Michael Khan, artistic director of the Shakespeare Theatre in Washington, D.C., was asked if Henrik Ibsen's character Hedda Gabler would be very different had she lived in 2001 instead of 1890. "Well, I don't know how much different she would be if she had the same neuroses as this Hedda had," Khan replied. "I mean, women are allowed to be more powerful in the 21st century, but there are a whole group of women who are still brought up to be like Hedda and still think like Hedda."
Although many can sympathize with Hedda's longing to transcend the bourgeois life into which she married, who can applaud the indifference she displays toward those who admire and love her? "To be like Hedda" is to be cold, ambitious, restless, and careless of human life. While it is fortunate that few people fit this description, our society remains fascinated by those who do. Indeed, our fascination with the femme fatale dates back in history well past the biblical Eve, who damned humanity by enticing her hapless husband to share a piece of forbidden fruit. The prototype has persisted through Shakespeare's Lady Macbeth and on to Imelda Marcos, the former first lady of the Philippines. Part of our absorption with these temptresses is that they transgress our most sacredly held notions of womanhood. Instead of being nurturing and supportive, women like Hedda Gabler coldly use their sexual powers to manipulate their husbands and lovers, often toying with life itself.
On May 1, 1990, a modernday Hedda Gabler left for work knowing that her teenage lover would kill her husband, Greg, before the day was through. Twentytwoyear old Pamela Smart had dreams of a career in broadcasting and was stuck in an unhappy marriage. Like Hedda Gabler, who deliberately furnishes Eilert Lovborg with the means to commit suicide, the New Hampshire teacher wanted more than anything "to have power over another human being." That power became deadly as Smart convinced fifteenyearold Billy Flynn that he would have to kill her husband if he wanted to continue their affair. Her only conditions were that Flynn and his teen accomplices not get blood on the furniture or allow her beloved dog to witness the murder. Smart's televised trial was a media circus and the subject of newspaper, tabloid, and talk show obsession. Her story inspired a madefortelevision movie starring Helen Hunt as well the hit film To Die For, starring Nicole Kidman. Although the murder itself was horrifying, the story resonated so powerfully because of its antiheroine, the callous widow. Smart's willingness to exploit her sexuality, manipulate young people, and then boldly proclaim her innocence outraged and intrigued Americans who could not avert their gaze.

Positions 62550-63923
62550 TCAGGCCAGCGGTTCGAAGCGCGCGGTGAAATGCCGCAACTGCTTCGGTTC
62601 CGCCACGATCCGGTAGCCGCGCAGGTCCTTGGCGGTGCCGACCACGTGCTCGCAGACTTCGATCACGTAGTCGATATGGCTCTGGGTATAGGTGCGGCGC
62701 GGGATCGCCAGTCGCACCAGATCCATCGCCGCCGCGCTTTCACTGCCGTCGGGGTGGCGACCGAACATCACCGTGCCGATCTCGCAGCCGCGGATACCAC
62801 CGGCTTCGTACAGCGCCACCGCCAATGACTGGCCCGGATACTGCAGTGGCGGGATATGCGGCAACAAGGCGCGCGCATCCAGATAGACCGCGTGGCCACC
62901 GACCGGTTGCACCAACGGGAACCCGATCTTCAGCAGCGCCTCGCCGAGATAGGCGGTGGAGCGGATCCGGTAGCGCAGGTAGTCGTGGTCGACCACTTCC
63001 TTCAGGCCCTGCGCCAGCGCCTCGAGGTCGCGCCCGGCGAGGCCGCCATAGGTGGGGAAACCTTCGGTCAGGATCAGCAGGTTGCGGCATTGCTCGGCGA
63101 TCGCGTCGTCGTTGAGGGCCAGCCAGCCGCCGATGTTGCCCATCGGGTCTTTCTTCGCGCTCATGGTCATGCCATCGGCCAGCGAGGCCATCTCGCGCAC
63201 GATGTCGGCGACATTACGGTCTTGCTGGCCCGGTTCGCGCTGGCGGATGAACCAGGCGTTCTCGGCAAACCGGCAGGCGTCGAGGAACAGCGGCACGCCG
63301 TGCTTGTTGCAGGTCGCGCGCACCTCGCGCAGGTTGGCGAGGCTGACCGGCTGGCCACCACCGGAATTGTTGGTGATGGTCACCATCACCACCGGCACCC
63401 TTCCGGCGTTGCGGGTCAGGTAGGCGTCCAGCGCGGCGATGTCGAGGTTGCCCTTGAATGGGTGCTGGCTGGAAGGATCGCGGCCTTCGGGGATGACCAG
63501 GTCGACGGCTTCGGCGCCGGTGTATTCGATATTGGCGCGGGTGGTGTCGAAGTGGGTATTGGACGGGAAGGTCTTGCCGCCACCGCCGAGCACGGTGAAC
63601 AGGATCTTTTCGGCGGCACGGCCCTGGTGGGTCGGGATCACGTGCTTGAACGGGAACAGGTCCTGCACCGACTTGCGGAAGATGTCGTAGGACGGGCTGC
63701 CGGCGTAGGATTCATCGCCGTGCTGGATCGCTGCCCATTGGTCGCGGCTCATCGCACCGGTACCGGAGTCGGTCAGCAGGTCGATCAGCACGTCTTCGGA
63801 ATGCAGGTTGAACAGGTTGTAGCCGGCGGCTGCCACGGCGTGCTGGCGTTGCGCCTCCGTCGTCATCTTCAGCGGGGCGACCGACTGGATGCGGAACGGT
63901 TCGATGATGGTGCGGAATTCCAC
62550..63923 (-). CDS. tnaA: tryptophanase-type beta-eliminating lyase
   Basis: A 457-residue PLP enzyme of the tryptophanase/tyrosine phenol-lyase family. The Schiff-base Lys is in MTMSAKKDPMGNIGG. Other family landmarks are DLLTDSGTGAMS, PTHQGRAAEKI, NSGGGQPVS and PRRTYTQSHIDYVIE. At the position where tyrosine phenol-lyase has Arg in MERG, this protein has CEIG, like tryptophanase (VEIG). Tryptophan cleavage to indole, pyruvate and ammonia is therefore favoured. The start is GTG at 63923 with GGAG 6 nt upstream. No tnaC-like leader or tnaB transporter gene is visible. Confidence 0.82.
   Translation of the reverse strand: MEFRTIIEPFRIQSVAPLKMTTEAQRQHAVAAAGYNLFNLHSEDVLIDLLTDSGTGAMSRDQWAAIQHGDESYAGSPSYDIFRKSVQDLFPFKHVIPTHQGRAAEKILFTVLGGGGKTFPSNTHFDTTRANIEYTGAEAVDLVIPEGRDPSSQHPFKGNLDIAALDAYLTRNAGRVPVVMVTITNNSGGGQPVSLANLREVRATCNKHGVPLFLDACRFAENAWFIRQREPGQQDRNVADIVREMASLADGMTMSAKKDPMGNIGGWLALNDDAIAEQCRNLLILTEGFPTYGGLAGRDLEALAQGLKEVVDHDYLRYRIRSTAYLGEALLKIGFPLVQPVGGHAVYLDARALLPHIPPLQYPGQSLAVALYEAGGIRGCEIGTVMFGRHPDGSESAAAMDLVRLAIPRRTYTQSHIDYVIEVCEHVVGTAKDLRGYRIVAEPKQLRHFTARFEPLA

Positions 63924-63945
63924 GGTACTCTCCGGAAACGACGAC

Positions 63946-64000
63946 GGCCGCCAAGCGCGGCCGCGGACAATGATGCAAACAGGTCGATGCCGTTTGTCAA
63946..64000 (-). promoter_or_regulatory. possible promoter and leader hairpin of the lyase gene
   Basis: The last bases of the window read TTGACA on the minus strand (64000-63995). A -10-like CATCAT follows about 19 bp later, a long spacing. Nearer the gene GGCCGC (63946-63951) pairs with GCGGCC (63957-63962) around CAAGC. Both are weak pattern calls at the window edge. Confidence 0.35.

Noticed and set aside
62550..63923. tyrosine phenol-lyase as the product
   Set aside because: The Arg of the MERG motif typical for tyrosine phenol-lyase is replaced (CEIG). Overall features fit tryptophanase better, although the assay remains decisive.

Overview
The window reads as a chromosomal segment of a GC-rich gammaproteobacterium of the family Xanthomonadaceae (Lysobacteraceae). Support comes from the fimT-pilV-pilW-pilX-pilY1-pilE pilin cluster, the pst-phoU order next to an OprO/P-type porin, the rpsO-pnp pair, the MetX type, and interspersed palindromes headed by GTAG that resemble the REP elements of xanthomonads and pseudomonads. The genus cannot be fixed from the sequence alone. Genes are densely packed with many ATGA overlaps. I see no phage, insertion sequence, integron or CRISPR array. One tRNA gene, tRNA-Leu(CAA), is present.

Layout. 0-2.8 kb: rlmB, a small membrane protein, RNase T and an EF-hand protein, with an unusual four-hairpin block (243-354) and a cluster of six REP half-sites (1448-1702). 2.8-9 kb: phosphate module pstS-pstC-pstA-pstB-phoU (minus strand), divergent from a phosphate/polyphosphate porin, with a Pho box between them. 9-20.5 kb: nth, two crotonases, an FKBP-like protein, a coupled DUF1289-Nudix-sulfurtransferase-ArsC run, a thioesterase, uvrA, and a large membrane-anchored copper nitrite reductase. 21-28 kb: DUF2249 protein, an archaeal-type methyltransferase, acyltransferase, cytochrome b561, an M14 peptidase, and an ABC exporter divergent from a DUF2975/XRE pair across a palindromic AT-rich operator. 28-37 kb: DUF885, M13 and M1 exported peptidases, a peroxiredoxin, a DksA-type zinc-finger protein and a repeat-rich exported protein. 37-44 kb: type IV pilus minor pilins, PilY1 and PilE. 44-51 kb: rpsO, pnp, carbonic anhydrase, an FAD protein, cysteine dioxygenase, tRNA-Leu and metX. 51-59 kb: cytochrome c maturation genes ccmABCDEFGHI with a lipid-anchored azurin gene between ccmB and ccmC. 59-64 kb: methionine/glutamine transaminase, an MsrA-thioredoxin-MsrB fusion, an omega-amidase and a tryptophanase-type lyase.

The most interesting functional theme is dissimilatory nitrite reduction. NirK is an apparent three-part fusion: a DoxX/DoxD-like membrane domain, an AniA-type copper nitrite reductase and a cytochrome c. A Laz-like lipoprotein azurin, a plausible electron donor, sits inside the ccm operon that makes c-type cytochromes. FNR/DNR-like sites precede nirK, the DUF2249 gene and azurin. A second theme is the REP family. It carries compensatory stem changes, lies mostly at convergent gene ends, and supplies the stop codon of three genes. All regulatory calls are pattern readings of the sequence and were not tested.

America has not lost its fascination with the media's "bad girls." Recently, Fox television placed Bill Clinton's harassment accuser, Paula Jones, in a boxing match against the disgraced figure skater Tonya Harding. The celebrity boxing event, while sneered at by intellectuals and critics, was the toprated show in its time slot, and no wonder: Paula Jones's sordid accusations about the former president, combined with Tonya Harding's ambition and violence, are the perfect combination to satisfy the public's appetite for dangerous women. Now if only we could have a matchup between Hedda Gabler and Lady Macbeth.